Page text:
A hernia occurs when there is a weak spot in a muscle or fascia, which is connective tissue. An organ or fatty tissue could poke through that weak spot. There are five common types of hernias:

  • Incisional hernia
  • Inguinal hernia
  • Femoral hernia
  • Hiatal hernia
  • Umbilical hernia

What Is an Incisional Hernia?

An incisional hernia is a hernia that is the result of surgery. The hernia exists at the incision point where the surgeon cut into the body. This is because the incision area is weaker than the surrounding tissue and can therefore become a hernia.

What Is an Inguinal Hernia?

An inguinal hernia is located in the abdominal muscles and occurs when tissue, such as from the intestines, pokes through a weakened section of the abdominal wall. The symptoms of an inguinal hernia include:

  • Weakness in the groin
  • Pressure in the groin
  • A dragging feeling in the groin
  • A heavy sensation in the groin
  • Pain or discomfort in the groin when:
    • Coughing
    • Lifting something
    • Bending over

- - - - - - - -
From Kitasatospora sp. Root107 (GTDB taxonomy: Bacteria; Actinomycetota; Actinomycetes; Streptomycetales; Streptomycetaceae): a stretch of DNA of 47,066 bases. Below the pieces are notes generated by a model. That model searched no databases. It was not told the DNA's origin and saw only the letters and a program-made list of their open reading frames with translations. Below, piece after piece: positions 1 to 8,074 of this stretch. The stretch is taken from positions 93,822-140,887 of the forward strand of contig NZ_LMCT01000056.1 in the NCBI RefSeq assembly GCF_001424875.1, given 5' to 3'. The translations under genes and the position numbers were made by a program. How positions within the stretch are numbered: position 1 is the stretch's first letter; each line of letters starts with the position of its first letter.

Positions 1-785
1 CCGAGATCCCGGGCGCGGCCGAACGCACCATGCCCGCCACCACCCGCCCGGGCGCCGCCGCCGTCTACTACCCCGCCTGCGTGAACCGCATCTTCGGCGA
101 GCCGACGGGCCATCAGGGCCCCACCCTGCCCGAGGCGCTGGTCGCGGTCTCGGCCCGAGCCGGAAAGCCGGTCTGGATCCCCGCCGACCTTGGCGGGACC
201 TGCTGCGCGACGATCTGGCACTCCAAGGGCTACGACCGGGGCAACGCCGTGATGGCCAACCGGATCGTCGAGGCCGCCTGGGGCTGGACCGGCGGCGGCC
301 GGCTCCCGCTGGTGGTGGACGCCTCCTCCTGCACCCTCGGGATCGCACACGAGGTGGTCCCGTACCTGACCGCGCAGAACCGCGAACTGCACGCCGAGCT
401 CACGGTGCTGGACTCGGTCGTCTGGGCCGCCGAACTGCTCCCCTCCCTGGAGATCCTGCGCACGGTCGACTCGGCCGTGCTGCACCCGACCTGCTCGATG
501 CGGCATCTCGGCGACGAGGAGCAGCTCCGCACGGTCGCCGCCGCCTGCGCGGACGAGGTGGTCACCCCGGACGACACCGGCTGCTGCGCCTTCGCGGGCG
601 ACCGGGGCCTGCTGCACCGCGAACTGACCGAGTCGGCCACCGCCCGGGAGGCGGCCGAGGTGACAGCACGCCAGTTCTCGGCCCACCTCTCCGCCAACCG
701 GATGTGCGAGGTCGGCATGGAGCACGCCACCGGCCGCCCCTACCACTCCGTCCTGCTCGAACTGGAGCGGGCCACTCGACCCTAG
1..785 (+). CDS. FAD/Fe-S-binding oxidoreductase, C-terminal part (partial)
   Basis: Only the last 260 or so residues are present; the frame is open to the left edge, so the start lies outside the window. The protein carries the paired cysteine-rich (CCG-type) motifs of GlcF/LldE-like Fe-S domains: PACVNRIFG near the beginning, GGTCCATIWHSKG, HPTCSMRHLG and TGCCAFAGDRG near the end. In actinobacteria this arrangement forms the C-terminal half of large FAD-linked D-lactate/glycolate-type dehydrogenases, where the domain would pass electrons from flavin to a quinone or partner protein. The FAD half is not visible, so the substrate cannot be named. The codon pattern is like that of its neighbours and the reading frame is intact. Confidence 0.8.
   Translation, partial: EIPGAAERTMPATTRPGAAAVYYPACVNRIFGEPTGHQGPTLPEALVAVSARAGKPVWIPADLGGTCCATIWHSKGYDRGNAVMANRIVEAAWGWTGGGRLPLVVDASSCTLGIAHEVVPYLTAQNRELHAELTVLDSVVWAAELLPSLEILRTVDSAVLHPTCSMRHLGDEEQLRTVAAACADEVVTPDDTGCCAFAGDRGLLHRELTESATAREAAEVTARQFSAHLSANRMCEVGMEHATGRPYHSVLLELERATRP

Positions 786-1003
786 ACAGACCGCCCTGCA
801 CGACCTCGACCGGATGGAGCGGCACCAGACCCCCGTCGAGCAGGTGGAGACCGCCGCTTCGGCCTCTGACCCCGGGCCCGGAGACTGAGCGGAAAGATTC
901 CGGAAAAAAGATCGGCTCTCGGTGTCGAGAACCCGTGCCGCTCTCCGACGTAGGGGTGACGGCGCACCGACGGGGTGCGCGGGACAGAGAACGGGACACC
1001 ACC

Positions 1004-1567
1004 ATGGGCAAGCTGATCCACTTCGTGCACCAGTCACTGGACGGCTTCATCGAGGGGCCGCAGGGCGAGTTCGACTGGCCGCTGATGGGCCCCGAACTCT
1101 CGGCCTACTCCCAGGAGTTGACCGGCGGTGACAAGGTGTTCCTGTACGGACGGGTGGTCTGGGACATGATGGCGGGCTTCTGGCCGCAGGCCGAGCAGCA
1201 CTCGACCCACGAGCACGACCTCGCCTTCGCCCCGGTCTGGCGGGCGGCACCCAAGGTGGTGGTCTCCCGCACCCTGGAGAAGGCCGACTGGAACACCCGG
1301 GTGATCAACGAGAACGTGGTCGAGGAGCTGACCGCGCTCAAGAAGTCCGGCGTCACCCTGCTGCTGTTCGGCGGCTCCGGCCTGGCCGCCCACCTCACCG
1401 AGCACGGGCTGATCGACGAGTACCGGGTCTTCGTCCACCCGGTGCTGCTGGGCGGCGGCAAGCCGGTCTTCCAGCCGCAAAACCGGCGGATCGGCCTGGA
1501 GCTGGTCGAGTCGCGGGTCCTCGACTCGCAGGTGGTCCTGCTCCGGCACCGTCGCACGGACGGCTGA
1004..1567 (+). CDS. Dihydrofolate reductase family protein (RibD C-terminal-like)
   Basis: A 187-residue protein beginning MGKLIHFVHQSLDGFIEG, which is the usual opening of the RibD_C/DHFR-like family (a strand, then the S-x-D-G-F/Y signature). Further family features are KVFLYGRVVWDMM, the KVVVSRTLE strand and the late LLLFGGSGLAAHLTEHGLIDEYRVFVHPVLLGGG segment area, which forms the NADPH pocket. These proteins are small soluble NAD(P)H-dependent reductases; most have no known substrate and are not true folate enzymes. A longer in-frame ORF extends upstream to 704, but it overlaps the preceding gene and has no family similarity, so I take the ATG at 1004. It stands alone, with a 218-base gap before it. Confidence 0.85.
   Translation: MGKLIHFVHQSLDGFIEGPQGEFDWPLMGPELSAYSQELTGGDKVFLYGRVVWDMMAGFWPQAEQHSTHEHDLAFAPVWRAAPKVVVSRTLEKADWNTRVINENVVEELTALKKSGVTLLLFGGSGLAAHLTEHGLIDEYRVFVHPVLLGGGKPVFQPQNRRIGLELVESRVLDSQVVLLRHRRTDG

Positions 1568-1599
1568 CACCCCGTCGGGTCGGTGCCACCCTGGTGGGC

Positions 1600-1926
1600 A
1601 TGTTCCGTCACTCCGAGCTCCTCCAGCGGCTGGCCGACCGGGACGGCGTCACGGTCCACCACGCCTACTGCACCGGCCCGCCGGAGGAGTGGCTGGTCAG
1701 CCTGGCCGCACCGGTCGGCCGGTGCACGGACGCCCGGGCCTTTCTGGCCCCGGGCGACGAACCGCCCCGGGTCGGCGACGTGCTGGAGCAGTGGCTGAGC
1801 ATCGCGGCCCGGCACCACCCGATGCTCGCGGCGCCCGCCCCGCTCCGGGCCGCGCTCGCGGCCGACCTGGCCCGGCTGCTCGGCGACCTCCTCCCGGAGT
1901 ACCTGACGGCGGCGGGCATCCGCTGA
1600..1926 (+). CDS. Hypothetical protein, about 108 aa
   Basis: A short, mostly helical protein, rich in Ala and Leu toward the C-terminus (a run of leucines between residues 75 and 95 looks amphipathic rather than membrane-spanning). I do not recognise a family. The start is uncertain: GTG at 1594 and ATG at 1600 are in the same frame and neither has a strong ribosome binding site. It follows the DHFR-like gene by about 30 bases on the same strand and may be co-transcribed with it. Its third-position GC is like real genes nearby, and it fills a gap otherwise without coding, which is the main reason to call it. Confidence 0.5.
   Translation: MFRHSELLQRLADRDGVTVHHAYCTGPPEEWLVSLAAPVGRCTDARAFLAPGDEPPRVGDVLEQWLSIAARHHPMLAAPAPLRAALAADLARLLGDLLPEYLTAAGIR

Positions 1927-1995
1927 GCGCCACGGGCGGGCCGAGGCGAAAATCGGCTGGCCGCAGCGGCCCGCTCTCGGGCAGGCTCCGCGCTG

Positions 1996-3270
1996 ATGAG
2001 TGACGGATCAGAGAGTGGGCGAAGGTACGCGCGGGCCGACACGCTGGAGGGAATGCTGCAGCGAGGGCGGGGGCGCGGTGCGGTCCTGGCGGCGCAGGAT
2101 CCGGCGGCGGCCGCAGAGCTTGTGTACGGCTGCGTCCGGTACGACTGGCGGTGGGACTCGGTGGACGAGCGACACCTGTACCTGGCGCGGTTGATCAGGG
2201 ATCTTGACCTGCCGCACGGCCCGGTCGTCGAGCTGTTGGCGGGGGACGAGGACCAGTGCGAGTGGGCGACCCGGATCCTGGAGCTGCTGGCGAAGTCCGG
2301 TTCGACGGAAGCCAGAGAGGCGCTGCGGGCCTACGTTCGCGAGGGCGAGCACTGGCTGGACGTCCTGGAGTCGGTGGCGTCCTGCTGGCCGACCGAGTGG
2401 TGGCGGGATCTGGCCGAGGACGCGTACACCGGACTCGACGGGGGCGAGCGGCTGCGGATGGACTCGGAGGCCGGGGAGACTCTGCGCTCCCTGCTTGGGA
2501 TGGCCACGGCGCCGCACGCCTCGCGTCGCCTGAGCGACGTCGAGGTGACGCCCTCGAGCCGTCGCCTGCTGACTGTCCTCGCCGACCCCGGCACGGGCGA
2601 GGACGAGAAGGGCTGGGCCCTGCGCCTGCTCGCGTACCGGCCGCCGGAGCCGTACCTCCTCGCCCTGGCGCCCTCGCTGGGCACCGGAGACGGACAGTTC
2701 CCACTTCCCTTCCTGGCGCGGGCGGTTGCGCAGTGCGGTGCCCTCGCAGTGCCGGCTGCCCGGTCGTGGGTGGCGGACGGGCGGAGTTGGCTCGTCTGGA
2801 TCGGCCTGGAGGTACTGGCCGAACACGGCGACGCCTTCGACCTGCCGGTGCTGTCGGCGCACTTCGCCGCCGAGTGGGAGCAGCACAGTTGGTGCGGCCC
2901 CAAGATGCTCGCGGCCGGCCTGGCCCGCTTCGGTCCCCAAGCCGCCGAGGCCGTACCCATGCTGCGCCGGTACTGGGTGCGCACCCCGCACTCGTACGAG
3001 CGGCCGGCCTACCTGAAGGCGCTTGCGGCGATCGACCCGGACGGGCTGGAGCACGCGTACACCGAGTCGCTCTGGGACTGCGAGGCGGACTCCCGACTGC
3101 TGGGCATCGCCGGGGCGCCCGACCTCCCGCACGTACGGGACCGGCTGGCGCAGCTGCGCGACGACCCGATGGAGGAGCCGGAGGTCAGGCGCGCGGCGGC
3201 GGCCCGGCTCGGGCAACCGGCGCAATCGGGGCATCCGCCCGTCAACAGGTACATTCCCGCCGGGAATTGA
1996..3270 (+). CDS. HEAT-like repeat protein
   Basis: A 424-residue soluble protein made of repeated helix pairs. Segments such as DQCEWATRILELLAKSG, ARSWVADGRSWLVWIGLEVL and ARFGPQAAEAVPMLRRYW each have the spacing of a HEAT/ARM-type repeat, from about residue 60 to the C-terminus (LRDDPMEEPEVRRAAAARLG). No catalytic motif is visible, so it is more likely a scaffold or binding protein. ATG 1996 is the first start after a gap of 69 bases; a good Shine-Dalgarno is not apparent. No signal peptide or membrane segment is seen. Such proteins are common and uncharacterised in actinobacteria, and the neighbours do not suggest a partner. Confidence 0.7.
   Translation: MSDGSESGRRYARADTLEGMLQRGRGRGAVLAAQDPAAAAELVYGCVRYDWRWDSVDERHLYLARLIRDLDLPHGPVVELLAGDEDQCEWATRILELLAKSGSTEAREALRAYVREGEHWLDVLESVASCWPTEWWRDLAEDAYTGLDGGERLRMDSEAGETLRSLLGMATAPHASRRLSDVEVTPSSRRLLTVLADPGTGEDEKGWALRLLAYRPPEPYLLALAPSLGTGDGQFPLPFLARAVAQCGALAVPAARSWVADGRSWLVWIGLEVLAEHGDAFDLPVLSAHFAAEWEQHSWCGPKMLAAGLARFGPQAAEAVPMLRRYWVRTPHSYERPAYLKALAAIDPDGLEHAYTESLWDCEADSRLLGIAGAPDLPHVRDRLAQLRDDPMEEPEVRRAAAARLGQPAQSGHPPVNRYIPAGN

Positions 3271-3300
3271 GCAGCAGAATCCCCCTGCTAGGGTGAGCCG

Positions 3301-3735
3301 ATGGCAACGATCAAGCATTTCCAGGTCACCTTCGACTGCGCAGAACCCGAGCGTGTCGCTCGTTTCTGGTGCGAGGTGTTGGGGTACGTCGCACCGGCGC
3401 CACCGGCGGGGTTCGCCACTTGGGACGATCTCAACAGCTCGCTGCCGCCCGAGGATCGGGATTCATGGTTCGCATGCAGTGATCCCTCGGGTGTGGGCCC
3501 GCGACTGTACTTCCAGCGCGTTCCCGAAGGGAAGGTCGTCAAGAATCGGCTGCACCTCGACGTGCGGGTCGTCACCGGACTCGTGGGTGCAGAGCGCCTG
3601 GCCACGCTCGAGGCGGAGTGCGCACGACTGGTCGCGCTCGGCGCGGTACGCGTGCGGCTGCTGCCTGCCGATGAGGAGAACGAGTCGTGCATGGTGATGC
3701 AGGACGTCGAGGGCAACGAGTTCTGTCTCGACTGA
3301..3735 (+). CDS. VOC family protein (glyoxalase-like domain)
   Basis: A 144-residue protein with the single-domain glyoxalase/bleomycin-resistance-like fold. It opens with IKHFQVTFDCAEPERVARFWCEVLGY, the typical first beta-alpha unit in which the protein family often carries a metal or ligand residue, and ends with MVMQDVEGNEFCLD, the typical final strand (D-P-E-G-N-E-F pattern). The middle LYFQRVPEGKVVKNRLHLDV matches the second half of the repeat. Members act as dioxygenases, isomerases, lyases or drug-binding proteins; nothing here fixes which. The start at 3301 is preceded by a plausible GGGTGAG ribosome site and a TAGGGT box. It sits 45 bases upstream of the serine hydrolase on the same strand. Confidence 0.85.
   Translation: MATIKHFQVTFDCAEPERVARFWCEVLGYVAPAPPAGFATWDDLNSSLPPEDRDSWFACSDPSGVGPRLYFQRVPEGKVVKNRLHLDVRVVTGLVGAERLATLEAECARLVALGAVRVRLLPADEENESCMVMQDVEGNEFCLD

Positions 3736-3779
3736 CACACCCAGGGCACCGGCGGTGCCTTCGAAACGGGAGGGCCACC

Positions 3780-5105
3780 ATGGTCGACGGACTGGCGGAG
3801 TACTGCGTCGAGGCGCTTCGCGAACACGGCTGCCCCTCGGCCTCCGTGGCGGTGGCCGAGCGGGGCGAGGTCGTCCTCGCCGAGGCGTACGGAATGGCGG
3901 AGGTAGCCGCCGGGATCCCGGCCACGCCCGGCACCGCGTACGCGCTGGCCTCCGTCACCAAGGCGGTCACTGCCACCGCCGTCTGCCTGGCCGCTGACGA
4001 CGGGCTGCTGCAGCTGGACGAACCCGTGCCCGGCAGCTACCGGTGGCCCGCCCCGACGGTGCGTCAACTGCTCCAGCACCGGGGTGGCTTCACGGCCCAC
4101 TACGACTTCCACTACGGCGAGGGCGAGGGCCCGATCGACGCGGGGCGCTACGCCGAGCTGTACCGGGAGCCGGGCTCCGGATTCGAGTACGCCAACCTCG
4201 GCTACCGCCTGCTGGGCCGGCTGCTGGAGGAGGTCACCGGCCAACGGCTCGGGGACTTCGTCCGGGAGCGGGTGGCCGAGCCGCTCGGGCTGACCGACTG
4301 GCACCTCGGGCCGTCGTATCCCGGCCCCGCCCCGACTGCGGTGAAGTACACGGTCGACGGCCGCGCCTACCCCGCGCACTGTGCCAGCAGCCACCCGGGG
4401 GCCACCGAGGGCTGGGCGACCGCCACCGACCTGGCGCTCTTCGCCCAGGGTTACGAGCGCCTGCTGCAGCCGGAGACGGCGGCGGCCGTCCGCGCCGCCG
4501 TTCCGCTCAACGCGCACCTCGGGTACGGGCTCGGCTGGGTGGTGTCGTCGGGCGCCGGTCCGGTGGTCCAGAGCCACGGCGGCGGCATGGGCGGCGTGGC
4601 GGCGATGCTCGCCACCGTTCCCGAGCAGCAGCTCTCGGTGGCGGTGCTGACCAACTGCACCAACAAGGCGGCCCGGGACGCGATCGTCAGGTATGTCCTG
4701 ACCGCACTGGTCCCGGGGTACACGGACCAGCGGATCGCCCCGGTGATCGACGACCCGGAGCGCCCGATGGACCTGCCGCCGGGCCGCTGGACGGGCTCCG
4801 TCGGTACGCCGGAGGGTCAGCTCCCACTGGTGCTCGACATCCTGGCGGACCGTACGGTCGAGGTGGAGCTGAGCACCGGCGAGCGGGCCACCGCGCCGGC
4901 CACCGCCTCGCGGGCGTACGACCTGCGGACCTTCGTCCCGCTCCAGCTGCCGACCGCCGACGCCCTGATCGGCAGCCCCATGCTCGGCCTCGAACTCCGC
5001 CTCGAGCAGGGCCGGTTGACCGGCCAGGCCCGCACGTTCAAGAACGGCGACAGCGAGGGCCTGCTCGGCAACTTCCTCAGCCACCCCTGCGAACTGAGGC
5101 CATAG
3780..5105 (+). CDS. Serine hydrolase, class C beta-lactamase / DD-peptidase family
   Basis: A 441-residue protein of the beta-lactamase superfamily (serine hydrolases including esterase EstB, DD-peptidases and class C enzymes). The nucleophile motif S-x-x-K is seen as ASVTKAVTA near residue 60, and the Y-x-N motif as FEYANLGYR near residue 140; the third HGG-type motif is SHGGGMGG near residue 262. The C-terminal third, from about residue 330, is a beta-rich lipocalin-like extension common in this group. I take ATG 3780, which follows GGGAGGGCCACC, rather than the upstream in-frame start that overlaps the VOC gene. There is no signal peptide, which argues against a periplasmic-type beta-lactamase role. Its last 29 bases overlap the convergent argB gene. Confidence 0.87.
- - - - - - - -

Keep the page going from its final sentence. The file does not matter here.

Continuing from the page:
• A bulge near the pubic bone that is more obvious when:
    • Standing up
    • Straining
    • Coughing
  • A burning sensation in the bulge
  • An aching feeling in the bulge

What Is a Femoral Hernia?

A femoral hernia is located in the femoral artery canal in the upper part of the thigh, near the femur. In this type of hernia, the intestines can enter the canal. It’s most common in women, especially in those who are obese or who are pregnant.

What Is a Hiatal Hernia?

A hiatal hernia occurs in the diaphragm when the upper portion of the stomach pokes through the hiatus, which is a small opening through which the esophagus travels on its way to connect with the stomach. This opening in the diaphragm is always there in order to accommodate the esophagus and normally isn’t a problem, but if a hiatal hernia occurs, the stomach can push up through the hiatus and enter into your chest cavity. The symptoms of a hiatal hernia include the following:

  • Trouble swallowing
  • Heartburn
  • Regurgitation of liquids or food up into the mouth
  • Acid reflux
  • Chest pain
  • Abdominal pain
  • Shortness of breath
  • A feeling of being full very soon after eating
  • Vomiting blood
  • Passing black stools

What Is an Umbilical Hernia?

An umbilical hernia is a hernia that is located in the belly button area. In this type of hernia, the intestines poke through the abdominal wall. This kind of hernia most often affects infants but can impact people of all ages as well. In infants, the hernia typically closes on its own within two years. In adults, however, the hernia may need to be surgically repaired. The symptoms of an umbilical hernia include:

  • Swelling near the belly button
  • A bulge near the belly button
  • Discomfort near the belly button